This week Aldi offers again 2 gluten free bread mixes to bake yeast free bread loaf. One is Rosemary, Thyme and garlic bread mix, which I have reviewed in my earlier post, and the other one – Sundried Tomato and Basil bread mix, which I baked some time ago, but decided to publish the review when both products become available in the shop. These gluten free bread mixes are not on the permanent gluten free products list in Aldi supermarket and are usually sold 2 or 4 times a year. Both products are easy to bake into a soft loaf with a nice crust. They are excellent as sandwich bread and are perfect to make French toast. Featured image shows Rosemary, Thyme and Garlic bread, images below are of Sundried Tomato and Basil bread.
My oven bakes unevenly. Forgetting to turn the loaf pan during baking sometimes produces funny bread loaf shapes. Presented bread loaf is an extreme example of this phenomenon.
listed from the box I have purchased a year ago
Wholemeal rice flour, Maltodextrin, Tapioca Starch, Raising Agents (341, 500), Dextrose, Tomato and Basil Mix (2%) ((contains dried basil 20%, Sundried tomato 15%, Tomatoes 99,7%, preservative 223)), Iodised salt, Thickeners (415, 464), Vegetable Emulsifiers (471, 475), Acidity regulator (575), Psyllium Husk, Seasoning ((Contains natural Chicken Flavour), Anticaking Agent 551)).
Made in Australia from imported and local ingredients.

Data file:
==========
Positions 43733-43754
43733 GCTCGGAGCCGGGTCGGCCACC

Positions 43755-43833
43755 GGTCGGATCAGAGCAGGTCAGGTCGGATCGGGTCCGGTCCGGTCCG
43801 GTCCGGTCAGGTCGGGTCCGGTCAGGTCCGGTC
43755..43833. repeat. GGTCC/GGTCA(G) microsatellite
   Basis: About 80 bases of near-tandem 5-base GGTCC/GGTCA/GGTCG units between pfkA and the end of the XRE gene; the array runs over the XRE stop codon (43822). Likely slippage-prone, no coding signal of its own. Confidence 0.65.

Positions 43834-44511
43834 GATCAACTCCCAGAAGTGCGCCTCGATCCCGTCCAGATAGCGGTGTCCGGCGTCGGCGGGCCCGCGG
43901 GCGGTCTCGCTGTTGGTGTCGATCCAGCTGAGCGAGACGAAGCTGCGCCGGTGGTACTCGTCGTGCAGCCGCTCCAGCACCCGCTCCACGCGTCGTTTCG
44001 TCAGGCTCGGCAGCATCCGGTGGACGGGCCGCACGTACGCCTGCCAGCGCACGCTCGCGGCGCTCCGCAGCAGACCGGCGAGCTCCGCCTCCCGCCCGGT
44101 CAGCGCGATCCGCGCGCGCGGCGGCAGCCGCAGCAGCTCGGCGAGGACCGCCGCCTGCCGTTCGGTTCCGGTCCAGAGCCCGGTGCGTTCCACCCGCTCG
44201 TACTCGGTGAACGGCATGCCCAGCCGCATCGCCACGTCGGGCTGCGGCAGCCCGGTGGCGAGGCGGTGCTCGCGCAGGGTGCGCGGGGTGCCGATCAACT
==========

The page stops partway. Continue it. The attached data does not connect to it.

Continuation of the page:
Sundried tomato and basil bread was very easy to prepare according to direct and clear instructions on the box. It was very similar to that of Rosemary, Thyme and Garlic bread. Only 2 ingredients were necessary to add to the mix: water and vegetable oil. My choice in these cases is grapeseed oil. Measuring ingredients and doing everything according to the instruction on the box gives perfectly baked loaf of bread. There were no problems or difficulties in mixing, using hand-held mixer. The dough had risen very nicely during baking which took exactly 50 min in my case.
To improve nutritional value of this bread I added 10g of finely ground flax seeds. It did not change the process of bread preparation or the texture of the bread loaf.
Both types of loaves had practically identical texture, either with the addition of flax seeds or without them.
You can use butter or any vegetable oil to grease the loaf tin. I also like to use sesame seeds, white or black, or both, to sprinkle the top of the loaf. Let the loaf rest after baking until it completely cooled down and only after that do the slicing. Warm bread, as nearly all gluten free breads, can be still slightly moist inside. After cooling down, freezing and defrosting, soft texture of this bread becomes more resilient.
Out of these two varieties, sundried tomato and basil bread is my favourite. The textures of both breads are the same, but the taste of sundried variety appeals to me more. With only A$3.49 a box, this gluten free bread mix is a winner, if you like soft and fluffy type of bread, and do not mind plenty of starches in ingredients list. This type of loaf bread is not my choice for everyday consumption, but I still buy these mixes and bake this bread, as it makes amazing French toast and perfect traditional shape sandwiches.